GREAT CORMORANT – (Phalacrocorax carbo) – (See images below)
DESCRIPTION: The Great Cormorant is a largely black bird with a light yellow bill and black short legs, and webbed feet. There is a bare yellow and white patch of skin at the base of the bill and around the eye. The bill upper mandible ends with a small hook. Breeding adults have white patches on each side of the head and on the thighs. The size of this cormorant varies according to its location. The largest individuals were found in Prince Edward Island, Canada, at a length of around one meter (39 inches).
NAME: The English name ‘Cormorant’ comes from French patois ‘Cor marin’ due to its similar appearance to the Crow (in size and color) (Choate). The Latin genus name ‘Phalacrocorax’ also refers to a crow. As for the Latin species name ‘carbo’, it means ‘charcoal’, in reference to the plumage color. In New Zealand this bird is called a ‘Black Shag’.
HABITAT: Inland ponds, lakes, also along the coasts.
DIET: Fish caught while diving at depths reaching 5 m (16 feet).
NESTING: Cormorants nest in colonies on trees or cliffs. The nest is a large structure of sticks. An average of four light blue eggs are laid, which are incubated by both parents. They will also both feed the chicks. After a few years, the colony trees die from bird guano buildup, and the birds need to find another location.
DISTRIBUTION: The great cormorant has a widespread range around the world except in the New World, where it is only found along the northern half of the east coast of North America. In North America, their breeding range is along the northern part of the Atlantic coast. Their wintering range is south of that area, but there are some year-round locations in-between. The populations in the north parts of the northern hemisphere migrate south for the winter.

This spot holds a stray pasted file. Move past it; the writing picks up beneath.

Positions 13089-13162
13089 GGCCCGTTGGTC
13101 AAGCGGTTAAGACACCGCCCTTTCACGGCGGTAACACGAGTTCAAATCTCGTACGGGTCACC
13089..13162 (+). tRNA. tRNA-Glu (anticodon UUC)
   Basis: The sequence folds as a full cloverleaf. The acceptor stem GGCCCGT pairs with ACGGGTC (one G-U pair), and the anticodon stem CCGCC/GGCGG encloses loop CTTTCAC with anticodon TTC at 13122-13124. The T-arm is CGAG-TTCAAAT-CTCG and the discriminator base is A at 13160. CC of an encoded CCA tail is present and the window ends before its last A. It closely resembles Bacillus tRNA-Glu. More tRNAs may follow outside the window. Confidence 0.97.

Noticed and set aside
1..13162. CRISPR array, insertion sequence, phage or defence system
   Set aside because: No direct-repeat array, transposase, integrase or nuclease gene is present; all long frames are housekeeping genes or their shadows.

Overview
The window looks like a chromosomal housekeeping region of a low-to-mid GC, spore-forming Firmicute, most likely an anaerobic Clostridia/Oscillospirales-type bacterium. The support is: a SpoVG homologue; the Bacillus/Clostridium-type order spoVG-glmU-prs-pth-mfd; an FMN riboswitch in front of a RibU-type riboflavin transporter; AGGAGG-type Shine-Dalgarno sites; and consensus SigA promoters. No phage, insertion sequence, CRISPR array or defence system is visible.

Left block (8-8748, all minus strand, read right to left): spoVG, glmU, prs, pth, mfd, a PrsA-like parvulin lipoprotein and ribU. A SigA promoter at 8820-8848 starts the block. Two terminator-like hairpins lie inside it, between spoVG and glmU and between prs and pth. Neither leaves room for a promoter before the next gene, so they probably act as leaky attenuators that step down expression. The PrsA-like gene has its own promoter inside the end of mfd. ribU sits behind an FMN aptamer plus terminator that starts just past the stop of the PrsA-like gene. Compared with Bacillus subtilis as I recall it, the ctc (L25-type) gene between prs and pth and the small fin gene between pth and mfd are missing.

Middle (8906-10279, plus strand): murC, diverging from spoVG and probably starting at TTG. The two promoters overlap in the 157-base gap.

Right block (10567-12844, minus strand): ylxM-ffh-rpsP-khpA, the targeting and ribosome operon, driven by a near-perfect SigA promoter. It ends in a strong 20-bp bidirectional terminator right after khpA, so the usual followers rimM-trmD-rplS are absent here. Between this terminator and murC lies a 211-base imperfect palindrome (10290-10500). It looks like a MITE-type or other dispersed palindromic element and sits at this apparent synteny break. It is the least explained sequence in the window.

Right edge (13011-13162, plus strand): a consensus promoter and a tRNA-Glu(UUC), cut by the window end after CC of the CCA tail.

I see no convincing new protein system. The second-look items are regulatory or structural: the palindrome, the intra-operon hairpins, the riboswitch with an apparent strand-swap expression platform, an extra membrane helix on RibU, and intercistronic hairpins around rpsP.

DISTRIBUTION MAP: https://en.wikipedia.org/wiki/Great_cormorant#/media/File:Great_Cormorant_Range.png
ON PEI: This cormorant species breeds on Prince Edward Island and is common except in the winter.
CONSERVATION: Because of its diet this species was considered a competitor by fishermen in decades past, and hunted near extinction. With protection measures its population rebounded, but this increase also brought back the issues with fishermen. In addition, these birds are vulnerable to being caught in fishing gear. In spite of the above the great cormorant is not currently at risk.
A great cormorant was rescued in Newfoundland in March 2018 by a retired wildlife biologist and his wife, and released back to sea.
CORMORANT FISHING : Because those birds are good at catching fish, they have been used by fishermen in Japan for more than 1,300 years to help them catch fish. To do this, a line is tied around the throat of the birds to prevent them from swallowing their catch. Fishing boats bring several of the birds in a given expedition, starting at dark on a river. This tradition is still alive today, mostly for tourists though, from Japan and elsewhere.
NOTES: As with other cormorants, the great cormorant will dry its wings for a few minutes after a dive by spreading them while standing upright. One explanation would be that when they dive, air escapes from their feathers to allow better swimming under water. They also swim using their feet rather than their wings. Some birds have even been observed swallowing small pebbles as extra weight before diving.
SIMILAR SPECIES: Japanese Cormorant – one way of distinguishing between the two species is with their habitat. The Japanese cormorant fishes along the sea coasts, whereas the great cormorant is found inland on ponds, lakes, etc.
https://www.mba-aom.ca/jsp/toc.jsp (Maritimes Breeding Bird Atlas)
This video below shows the same bird as above in Japan:
And this video shows another great cormorant in Japan on a pond at the Tokyo Imperial Gardens: